A compound found in the spice turmeric, when combined with a common anti-nausea drug, has been found to destroy cancers cells in the lab.
In a study published in the journal Organic & Biomolecular Chemistry, Virginia Commonwealth University Massey Cancer Center researchers found the one-two punch delivered by curcumin — an active ingredient in the common kitchen spice — and the drug thalidomide effectively creates hybrid molecules that kill multiple myeloma cells.
"Although thalidomide disturbs the microenvironment of tumor cells in bone marrow, it disintegrates in the body," said lead researcher Shijun Zhang, assistant professor in the Department of Medicinal Chemistry at the VCU School of Pharmacy. "Curcumin, also active against cancers, is limited by its poor water solubility. But the combination of thalidomide and curcumin in the hybrid molecules enhances both the cytotoxicity and solubility."
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Thalidomide was used in the 1950s to help control morning sickness, but was taken off the shelves in 1962 after it was found to cause birth defects. In the 1990s the drug was re-introduced as a treatment for multiple myeloma. Turmeric has long been used in herbal remedies and is being studied as a potential weapon against cancer, arthritis and Alzheimer's disease.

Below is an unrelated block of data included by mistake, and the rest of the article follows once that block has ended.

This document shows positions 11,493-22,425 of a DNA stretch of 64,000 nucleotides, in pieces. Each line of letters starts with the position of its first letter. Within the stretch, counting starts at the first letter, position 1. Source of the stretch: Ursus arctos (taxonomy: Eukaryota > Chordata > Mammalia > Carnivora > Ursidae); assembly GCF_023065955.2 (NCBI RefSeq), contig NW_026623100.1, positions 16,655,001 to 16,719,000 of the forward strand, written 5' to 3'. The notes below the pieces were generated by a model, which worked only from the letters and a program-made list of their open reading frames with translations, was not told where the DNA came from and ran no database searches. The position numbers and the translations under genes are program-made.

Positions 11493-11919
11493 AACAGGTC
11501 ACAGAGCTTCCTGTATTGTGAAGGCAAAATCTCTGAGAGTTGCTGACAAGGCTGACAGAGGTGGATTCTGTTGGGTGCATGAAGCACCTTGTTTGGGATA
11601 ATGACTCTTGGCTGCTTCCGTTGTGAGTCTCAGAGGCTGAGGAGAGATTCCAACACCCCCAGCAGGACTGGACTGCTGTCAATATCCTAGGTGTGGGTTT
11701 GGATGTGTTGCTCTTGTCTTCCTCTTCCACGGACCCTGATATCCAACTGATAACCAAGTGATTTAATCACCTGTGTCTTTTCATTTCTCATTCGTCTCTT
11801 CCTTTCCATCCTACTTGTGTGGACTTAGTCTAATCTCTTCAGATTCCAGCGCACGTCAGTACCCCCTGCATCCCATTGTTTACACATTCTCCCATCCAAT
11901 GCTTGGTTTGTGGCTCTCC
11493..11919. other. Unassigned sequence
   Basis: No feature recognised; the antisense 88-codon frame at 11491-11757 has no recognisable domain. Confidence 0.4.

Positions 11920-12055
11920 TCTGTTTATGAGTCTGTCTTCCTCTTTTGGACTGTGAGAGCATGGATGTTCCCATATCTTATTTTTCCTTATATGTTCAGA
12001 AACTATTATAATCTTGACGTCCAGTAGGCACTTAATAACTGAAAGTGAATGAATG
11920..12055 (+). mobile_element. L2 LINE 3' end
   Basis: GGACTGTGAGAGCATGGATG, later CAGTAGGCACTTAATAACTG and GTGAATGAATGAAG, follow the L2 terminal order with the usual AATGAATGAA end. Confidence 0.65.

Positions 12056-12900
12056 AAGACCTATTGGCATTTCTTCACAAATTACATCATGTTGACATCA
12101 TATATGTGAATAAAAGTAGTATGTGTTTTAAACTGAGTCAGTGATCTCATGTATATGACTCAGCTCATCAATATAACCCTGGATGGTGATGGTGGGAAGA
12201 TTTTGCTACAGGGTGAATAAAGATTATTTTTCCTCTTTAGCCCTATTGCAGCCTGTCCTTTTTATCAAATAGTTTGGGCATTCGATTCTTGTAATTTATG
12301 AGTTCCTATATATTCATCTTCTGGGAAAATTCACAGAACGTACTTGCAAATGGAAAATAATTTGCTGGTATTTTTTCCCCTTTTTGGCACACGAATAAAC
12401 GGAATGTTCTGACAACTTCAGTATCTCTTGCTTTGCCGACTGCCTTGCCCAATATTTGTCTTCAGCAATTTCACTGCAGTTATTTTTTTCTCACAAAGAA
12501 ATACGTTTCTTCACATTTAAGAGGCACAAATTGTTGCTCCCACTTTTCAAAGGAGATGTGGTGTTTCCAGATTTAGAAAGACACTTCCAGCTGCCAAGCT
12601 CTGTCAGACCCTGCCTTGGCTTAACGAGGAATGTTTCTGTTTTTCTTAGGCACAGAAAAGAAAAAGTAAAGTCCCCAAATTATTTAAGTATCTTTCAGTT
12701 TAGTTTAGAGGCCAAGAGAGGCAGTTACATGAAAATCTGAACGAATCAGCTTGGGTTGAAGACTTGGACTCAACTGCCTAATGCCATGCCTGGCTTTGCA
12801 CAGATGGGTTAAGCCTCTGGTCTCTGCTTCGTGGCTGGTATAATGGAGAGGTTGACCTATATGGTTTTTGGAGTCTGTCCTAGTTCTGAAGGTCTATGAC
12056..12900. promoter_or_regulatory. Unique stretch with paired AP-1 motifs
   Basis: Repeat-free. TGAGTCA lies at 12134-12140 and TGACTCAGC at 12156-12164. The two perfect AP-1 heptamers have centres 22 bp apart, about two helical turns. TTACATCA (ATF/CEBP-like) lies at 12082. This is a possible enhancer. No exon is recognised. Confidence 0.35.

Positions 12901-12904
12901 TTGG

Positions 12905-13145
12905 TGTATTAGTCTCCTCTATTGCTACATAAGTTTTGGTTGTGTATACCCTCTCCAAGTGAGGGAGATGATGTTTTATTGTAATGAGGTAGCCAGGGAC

The VCU researchers found the hybrid molecules of turmeric and thalidomide created more created two compounds that effectively induced cancer cells to self-destruct.
"Overall, the combination of the spice and the drug was significantly more potent than either individually, suggesting that this hybrid strategy in drug design could lead to novel compounds with improved biological activities," said co-researcher researchers Steven Grant, M.D.
"The results also strongly encourage further optimization of [these] compounds … to develop more potent agents as treatment options for multiple myeloma."
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